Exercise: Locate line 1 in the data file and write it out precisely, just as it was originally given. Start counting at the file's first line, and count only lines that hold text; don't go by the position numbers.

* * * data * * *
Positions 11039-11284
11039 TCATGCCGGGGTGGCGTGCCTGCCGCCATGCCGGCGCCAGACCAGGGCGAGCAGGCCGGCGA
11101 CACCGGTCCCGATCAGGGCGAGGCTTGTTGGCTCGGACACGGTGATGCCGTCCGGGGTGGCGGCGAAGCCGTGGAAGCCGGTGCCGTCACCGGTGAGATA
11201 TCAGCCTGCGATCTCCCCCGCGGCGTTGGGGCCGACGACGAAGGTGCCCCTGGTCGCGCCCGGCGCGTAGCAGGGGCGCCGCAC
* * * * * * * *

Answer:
Positions 11039-11284